Just Fix It Wisconsin

Assembly Majority Leader Jim Steineke: Fixing transportation funding is the conservative choice 6/14/2016

6/14/2016, Right Wisconsin – Over the last 5 ½ years, Republicans in the state legislature with the leadership of Governor Walker have been doing exactly what the voters sent us there to do. We have enacted reforms that have made your state government more efficient and more accountable to the taxpayers. We have also fulfilled our promise of focusing efforts to reduce the high burden of taxes here in Wisconsin. To that end, we have delivered billions in tax relief and billions more in savings.

In doing so, we have had to make difficult decisions in every budget to make ends meet and live within our means. We have forgone the usual politician’s easy answer of growing government, ignoring waste and excess, and then expecting you as taxpayers to foot the bill. Instead, Governor Walker and the legislature has forced every agency in the state to take a hard look at their budgets and eliminate the fat within. We believe that every single tax dollar should be spent wisely, and that the citizens of Wisconsin don’t resent paying taxes in general, but they do resent their hard earned dollars being spent foolishly.

So while we strive to lower the cost of state government as quickly as we can, we cannot allow that ideology to blind us to reality in cases where a lack of resources will cost taxpayers more in the end. This is the struggle we currently have with the Department of Transportation’s budget.

It’s been widely acknowledged that the transportation fund has faced a shortfall for a few years now, with estimates reaching over $600 million per biennium. There are many reasons for this, most notably the $1.3 billion that was raided from the fund during the Doyle administration to pay for ongoing expenses in other areas of the budget. These raids threw our infrastructure into disrepair, and created a hole from which we must now find a way out.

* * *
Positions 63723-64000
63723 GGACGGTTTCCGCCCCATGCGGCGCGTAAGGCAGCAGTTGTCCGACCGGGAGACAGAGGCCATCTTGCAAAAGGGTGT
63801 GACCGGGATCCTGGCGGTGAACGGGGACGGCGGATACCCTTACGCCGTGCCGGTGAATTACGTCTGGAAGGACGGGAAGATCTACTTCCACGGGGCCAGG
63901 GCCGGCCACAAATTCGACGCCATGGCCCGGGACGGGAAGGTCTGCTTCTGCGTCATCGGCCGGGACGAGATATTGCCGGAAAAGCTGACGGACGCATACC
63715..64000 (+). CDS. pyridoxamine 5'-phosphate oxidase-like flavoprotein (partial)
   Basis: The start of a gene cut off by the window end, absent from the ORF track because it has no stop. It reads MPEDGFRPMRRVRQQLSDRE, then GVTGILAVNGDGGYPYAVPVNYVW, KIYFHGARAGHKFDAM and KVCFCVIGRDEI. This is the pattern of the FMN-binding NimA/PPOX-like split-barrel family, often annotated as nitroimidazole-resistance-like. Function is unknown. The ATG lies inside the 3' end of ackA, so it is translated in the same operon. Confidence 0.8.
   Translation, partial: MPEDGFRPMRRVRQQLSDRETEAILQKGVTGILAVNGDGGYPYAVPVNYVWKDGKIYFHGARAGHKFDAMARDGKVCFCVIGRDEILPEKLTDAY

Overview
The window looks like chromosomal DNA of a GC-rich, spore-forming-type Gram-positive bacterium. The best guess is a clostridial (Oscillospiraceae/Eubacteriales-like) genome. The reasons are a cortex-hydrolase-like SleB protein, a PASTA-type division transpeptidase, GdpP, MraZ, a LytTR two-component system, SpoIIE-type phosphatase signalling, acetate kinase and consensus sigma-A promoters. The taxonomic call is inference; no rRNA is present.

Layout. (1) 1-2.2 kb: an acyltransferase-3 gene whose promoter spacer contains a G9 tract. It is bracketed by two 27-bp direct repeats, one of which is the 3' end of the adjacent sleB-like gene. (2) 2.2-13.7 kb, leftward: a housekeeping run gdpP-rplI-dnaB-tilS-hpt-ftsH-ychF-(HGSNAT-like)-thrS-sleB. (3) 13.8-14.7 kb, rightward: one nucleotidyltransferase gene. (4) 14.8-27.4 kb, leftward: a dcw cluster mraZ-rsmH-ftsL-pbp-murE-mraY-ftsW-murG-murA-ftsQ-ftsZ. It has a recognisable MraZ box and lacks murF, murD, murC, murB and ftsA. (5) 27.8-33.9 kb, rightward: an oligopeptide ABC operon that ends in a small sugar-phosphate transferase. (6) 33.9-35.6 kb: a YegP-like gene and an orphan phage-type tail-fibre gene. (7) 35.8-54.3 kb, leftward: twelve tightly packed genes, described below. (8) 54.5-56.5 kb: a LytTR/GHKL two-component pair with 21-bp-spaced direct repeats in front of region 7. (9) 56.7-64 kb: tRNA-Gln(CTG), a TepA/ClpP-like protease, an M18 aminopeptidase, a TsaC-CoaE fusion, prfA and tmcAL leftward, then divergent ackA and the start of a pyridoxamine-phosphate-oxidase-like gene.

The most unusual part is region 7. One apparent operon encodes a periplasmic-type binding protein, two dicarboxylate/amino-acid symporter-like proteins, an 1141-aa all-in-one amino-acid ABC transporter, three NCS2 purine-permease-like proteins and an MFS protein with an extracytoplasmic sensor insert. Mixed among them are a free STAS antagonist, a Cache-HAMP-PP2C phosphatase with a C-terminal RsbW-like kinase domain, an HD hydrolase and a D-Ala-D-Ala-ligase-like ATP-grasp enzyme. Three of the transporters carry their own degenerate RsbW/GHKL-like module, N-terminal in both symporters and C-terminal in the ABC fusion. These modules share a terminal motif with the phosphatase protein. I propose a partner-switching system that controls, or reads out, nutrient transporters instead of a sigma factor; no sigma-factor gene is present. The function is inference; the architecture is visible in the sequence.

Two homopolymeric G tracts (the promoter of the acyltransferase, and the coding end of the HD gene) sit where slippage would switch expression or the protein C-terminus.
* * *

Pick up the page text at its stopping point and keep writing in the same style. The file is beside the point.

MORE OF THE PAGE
We have spent the last few years looking to find efficiencies in the DOT to cut back on unnecessary expenses. We’ve eliminated state taxpayer contributions toward decorative enhancements that cost millions, we’ve repealed the prevailing wage on local projects, and there will likely be legislation introduced again next year dubbed the “federal swap bill” to make that even more effective. We’re auditing the DOT budget to look for further ways to reduce the budget and we’re looking at state statutes for other reforms. In short, if it is going to save you money all options should be on the table.
Even with all of the potential savings we are still looking down the barrel of a shortfall that, according to the Secretary of the Department of Transportation, would delay road expansion work and upkeep of all but the state’s most-traveled highways. This means that without increased funding, roads and bridges will continue to deteriorate. It also means that when we do finally get around to funding our infrastructure, it will cost us millions more in inflationary costs as well as increasing the amount of reconstruction needed.

So what’s the answer? We could borrow more to cover the shortfall, but that’s a tax on our kids. We could delay projects and maintenance, but that comes at a huge cost to economic development and to the long term health of our roads, which will also lead to tax and fee increases. Or we could do the fiscally responsible thing and fix the funding now so that we pay for our roads as we go, keeping them in good repair and lowering our long term costs.

Not one Republican in the legislature relishes the idea of a tax or fee increase. But we also can’t ignore the fact that taxes for infrastructure are already going up. Local units of government, due in part to stagnating support from the state, have instituted wheel taxes to fund local roads and some are even looking at going to referenda to plug the gap. This is not a choice between whether to broaden the base of revenue for infrastructure costs. It’s a choice between doing it responsibly at the state level so everyone benefits (and visitors to our state also pay) or leaving it to our towns, cities and villages to make the tough decisions in a patchwork way that’ll leave many out in the cold.

From 2010 until now, this governor and this legislature have faced problems head on and dealt with them in the most fiscally responsible way we could. In Governor Walker’s words, we have put “the next generation ahead of the next election”. Going forward, I hope the governor and my colleagues in the legislature will join together will continue to prove that we are willing to do the right thing regardless of the consequences.